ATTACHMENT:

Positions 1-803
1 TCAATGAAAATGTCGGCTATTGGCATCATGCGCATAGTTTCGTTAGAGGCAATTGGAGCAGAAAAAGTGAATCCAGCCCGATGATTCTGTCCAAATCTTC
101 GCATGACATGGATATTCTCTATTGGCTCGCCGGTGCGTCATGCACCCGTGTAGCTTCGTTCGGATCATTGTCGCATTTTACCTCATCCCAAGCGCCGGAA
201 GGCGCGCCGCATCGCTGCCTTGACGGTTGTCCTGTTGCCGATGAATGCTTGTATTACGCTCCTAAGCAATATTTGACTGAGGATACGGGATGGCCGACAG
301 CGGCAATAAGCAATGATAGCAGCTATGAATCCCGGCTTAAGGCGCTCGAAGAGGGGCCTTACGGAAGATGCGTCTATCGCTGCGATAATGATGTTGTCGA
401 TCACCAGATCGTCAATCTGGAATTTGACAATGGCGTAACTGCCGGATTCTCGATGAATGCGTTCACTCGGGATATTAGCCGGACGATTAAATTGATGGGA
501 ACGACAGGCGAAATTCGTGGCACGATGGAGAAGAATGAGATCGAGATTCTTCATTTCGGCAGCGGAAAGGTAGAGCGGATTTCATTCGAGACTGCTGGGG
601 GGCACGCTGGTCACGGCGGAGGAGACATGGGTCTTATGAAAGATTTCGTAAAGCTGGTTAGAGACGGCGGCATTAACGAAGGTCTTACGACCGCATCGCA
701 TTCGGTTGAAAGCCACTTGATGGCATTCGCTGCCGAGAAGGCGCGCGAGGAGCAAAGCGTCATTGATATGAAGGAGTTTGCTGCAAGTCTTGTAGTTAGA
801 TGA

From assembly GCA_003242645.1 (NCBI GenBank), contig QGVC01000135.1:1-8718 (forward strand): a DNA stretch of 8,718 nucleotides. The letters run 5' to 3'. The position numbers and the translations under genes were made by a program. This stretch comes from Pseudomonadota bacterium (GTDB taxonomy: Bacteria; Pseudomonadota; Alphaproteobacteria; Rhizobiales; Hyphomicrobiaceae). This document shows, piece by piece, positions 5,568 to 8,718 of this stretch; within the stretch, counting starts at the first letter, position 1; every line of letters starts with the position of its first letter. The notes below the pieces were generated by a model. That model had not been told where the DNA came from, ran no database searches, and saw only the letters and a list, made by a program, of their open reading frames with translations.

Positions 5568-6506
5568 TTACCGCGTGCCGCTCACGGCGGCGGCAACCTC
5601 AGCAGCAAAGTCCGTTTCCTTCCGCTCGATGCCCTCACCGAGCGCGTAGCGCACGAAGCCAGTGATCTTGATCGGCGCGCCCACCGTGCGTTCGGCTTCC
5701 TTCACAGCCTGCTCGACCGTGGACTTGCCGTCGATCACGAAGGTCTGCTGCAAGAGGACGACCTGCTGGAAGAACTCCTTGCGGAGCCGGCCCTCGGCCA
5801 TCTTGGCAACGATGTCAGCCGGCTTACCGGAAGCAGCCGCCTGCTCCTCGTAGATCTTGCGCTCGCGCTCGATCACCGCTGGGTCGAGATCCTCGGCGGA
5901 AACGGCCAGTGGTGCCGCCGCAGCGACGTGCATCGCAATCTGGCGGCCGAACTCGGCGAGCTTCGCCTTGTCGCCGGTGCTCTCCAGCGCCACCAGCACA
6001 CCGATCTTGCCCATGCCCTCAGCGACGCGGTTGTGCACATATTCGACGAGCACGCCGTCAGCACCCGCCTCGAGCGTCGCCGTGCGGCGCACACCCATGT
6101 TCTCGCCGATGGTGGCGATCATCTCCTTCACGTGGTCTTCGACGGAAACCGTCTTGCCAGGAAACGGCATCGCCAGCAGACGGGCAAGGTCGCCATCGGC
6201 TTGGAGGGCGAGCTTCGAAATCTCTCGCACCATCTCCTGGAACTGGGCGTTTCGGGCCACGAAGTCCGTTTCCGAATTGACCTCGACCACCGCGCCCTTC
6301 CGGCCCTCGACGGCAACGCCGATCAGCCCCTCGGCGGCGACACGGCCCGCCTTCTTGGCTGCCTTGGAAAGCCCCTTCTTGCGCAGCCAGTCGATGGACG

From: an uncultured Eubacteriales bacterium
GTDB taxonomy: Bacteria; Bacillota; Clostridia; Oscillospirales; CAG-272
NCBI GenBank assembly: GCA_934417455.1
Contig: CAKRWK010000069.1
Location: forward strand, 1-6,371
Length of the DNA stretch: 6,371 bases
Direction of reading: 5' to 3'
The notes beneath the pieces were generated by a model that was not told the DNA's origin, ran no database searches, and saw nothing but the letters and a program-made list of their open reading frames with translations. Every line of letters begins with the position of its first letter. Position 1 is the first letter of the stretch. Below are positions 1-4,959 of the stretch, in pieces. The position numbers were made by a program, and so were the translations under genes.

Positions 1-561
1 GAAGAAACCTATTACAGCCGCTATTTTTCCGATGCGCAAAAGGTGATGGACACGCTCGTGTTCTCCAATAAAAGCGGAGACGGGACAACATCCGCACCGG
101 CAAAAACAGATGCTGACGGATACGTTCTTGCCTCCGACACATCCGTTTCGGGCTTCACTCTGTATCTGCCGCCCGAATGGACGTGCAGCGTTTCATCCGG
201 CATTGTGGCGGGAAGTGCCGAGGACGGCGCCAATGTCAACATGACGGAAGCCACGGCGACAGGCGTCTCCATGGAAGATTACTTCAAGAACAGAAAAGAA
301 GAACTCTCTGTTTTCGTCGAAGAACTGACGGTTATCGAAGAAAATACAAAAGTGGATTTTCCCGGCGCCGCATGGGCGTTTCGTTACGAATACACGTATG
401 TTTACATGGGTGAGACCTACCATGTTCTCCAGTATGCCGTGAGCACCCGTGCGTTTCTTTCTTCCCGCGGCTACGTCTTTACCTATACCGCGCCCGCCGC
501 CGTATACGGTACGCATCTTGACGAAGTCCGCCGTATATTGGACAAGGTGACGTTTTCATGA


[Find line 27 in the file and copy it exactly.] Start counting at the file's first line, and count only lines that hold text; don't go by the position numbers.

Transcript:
Length of the DNA stretch: 6,371 bases